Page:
Galerie Raum mit Licht

 

CAROLINE HEIDER & JEMIMA STEHLI

»DER VERSCHOLLENE: BODIES OF WORK«

Opening: Wednesday 14 March 2012, 19:00
Exhibition: 15 March - 5 May 2012

(»Der Verschollene: Bodies of Work« is the first of a continuing series of exhibitions at Galerie Raum mit Licht, with a focus of shedding light on the relationship of contexts and analogies in the artistic methods of various artists represented by the gallery.)

As the title suggests, Jemima Stehli and Caroline Heider’s current exhibition emphasises the human body as a medium itself, as a representational projection surface for the body of the image, doing so on more levels than just that of a revival. In contrast to the »Materialaktionen« (1964 -1966) by Otto Mühl, it is not the body and its functions formally as a material in the performances that are in focus here. Instead Caroline Heider and Jemima Stehli understand existing photographic images of the body as material to be further processed performatively: Jemima Stehli uses her own gestures to re-enact and reinterpret concepts of well-known artists, putting herself in the position of the ‘other’, by presenting her own naked faceless body in the picture as a surface for projection. These works challenge the identity of the artist’s role of both the subject and the object in her work. In her folded images (Faltbilder), Caroline Heider challenges the representation of the body of the image itself: Parts of the image are obscured through the act of folding the photographic material. The gaps can be filled by our own identification with the original image.

This extraordinary (re)staging of the body, not only accentuates the potential for self-analysis inherent in the medium of photography as a mode for the reproduction of images of the body, but also sheds light on the conditions for their interpretation. Both artists use the medium of photography simultaneously as material and as a statement by employing already existing material and extending their self-referential character, dissolving the boundaries between what is within and what is beyond representation. The actual authenticity of the body though, remains incomplete.

In Jemima Stehli’s Polaroid series »Thinking of the Pavilion«, the viewer is introduced to the mechanisms of viewing in a play of motion. In the very moment Stehli captures herself in the image, she in turn assumes the role of a projection surface, reflecting the outside world. Amidst the spatially positioned mirrors of the »Heart Pavillon« by Dan Graham, her body distorts into frenzied forms. With merely the contours of her body visible, the artist appears to be a captive of the gaze. Any complete “after”, that would usually appear in the eye of the viewer as an image, is here presented without a conclusion. The body of the artist becomes an instrument of artistic language and practice: On one hand, proof of a material reality, creating and weaving forms, yet on the other, constantly losing itself therein.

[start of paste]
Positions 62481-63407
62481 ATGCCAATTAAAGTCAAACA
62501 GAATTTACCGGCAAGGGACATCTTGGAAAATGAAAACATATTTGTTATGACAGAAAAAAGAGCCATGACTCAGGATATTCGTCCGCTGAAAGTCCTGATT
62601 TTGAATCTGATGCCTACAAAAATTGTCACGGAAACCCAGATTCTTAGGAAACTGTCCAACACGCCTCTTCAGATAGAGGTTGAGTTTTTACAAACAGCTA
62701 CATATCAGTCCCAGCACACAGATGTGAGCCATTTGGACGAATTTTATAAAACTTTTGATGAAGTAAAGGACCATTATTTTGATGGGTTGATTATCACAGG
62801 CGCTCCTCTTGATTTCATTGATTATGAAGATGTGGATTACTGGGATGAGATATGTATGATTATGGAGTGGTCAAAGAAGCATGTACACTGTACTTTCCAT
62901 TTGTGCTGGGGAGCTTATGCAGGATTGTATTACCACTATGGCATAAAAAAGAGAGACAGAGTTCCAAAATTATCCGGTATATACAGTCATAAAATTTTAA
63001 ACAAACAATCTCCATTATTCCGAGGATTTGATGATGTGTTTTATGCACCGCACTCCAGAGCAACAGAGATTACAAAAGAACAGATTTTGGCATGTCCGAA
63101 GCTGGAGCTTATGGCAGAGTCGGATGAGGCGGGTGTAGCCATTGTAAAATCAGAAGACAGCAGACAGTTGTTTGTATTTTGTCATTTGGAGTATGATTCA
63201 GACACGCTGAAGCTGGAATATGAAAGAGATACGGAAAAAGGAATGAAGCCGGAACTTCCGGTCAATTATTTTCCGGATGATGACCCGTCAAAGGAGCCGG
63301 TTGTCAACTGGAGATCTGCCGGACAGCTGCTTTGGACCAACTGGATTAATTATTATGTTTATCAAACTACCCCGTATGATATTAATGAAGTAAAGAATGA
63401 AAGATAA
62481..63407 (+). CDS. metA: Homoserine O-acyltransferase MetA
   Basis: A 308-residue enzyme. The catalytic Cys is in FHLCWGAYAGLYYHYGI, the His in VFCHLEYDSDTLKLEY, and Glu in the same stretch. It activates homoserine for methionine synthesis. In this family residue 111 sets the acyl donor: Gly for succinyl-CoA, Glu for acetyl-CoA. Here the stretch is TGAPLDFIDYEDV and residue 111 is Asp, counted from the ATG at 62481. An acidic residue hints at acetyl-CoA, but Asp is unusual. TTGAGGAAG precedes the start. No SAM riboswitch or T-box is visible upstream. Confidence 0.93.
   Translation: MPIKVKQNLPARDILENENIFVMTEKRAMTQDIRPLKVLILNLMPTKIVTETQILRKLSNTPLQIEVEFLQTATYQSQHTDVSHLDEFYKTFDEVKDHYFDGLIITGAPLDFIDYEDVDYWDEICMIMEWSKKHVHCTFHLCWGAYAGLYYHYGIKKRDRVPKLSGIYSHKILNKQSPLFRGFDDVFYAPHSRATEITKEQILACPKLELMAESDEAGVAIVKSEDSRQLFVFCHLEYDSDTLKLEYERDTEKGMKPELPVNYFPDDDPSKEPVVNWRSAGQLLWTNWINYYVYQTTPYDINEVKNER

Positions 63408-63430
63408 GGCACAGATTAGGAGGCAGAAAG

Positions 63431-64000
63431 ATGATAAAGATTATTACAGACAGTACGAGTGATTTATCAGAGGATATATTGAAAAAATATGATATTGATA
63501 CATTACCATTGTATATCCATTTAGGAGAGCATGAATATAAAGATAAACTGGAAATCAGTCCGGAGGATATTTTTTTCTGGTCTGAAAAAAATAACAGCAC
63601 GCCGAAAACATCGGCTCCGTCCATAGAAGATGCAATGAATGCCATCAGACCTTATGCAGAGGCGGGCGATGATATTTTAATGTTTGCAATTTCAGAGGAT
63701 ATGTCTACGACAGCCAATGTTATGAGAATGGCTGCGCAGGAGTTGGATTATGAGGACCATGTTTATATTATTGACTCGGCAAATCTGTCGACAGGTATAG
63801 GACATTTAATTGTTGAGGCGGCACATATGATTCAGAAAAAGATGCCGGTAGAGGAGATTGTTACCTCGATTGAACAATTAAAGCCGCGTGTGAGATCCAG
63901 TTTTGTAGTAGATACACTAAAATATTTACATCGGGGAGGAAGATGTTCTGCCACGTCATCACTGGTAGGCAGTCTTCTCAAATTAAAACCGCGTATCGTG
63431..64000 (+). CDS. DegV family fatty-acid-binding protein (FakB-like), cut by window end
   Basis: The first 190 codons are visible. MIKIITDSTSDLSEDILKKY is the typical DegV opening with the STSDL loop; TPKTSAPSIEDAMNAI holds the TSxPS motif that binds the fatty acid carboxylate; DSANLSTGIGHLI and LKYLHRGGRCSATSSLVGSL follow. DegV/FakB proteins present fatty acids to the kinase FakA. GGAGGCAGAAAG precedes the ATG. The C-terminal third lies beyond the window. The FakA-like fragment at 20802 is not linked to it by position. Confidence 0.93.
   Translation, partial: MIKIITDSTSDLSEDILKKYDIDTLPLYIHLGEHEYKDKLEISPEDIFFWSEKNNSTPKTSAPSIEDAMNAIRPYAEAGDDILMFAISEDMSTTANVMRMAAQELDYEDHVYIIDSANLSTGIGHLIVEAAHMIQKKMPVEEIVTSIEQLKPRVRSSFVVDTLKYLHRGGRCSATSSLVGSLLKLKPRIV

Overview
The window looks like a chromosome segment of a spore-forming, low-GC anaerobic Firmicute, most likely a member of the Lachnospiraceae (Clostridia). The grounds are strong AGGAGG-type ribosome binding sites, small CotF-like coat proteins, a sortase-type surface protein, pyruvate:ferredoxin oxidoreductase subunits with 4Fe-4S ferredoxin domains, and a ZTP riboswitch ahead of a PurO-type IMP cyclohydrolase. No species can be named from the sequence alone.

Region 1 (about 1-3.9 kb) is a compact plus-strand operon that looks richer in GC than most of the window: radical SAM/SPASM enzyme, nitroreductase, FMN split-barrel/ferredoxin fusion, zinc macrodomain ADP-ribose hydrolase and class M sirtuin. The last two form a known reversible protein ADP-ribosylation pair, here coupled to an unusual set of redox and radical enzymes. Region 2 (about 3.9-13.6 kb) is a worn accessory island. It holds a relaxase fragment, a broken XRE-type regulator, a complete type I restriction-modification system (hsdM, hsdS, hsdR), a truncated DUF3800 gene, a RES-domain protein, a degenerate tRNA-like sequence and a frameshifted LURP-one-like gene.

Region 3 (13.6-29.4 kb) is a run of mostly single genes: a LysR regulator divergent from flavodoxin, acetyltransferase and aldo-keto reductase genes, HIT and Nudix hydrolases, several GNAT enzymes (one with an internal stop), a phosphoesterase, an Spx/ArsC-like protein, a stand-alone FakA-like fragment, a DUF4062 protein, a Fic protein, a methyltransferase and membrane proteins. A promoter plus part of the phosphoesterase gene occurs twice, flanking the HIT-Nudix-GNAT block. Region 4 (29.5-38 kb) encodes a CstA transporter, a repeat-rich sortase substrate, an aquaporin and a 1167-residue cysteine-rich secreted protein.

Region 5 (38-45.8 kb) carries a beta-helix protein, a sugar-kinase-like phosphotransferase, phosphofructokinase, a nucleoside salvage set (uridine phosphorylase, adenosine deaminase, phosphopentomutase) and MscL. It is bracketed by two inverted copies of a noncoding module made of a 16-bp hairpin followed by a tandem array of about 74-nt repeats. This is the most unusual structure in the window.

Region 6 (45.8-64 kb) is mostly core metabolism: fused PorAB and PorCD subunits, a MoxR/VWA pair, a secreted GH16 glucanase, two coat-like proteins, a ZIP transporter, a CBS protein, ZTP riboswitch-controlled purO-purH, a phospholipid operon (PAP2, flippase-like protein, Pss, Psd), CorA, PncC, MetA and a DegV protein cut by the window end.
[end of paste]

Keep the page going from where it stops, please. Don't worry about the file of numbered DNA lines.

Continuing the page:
As a starting point for her 75-part series »Tips für Sie«, Caroline Heider uses illustrated pages from a women’s magazine from 1964 of the same title, encouraging physical exercise and toning for women. The placement of these works in the first exhibition space represents a kind of warm-up exercise for viewers allowing them to immerse themselves into the artist’s oeuvre. Heider’s interventions to these found images follow a clear goal based on a critical appraisal of the image - “the entanglement of the bodiless image with the image support (picture)” (Caroline Heider). The imaginary space of the body and the deformed body of the image interact in unusual ways. Through the application of folds in the body of the image, new fragmented images of women’s bodies are transported to an “after”, unfolding metaphorically speaking from the “before”, in their form as representations of prototypes in their wholeness. As a result of these obstructions, the women’s bodies are transformed into grotesque distorted images of withholding, whose blank, vacant spaces we have anyways always populated with our own perceptions and understanding of the images.

Poses, originally taken from the commercial context of fashion photography and then re-enacted in the studio, serve as a template for Caroline Heider’s series »Like models«. And not unlike Jemima Stehli’s Polaroids »mm«, stereotyped gestures come into view here too. Yet while Jemima Stehli draws upon the established means through which fetishist clichés are inscribed into and reproduced in the feminine body, re-enacted in pictorial space in front of and among mirrors, Heider delves into her own body of work and through the folds showcases the body of the image as a fetish for the gaze.

Jemima’s own feminine body, undergoes an obsessive fixation in »After Helmut Newton’s ‘Here They Come’« in which she herself becomes the material of repetition in analogy to Helmut Newton’s famous series of photographs. Unlike the original however, the emphasis here does not lie on the depiction of the “phallic woman” as an object of fantasy, yet on her authorship as a woman (Barry Schwabsky). Caroline Heider’s current series »Jemima Stehli – Orange«, »Jemima Stehli – Red« and »Jemima Stehli, After Newton’s Here they come II, S. 28« arose in direct relation to this work. Stemming from reproductions of Stehli’s work, Heider’s interventions lead to a new definition of the series. In this exhibition, by now historical gestures of representation find new individual artistic means of expression, continuing the endless longing for the object of the image.

In »Der Verschollene: Bodies of Work« Caroline Heider and Jemima Stehli’s works speak of a possible subjectivity that only then emerges through the image, fades within the image and yet continues to persist therein.

Text: Käthe Hager von Strobele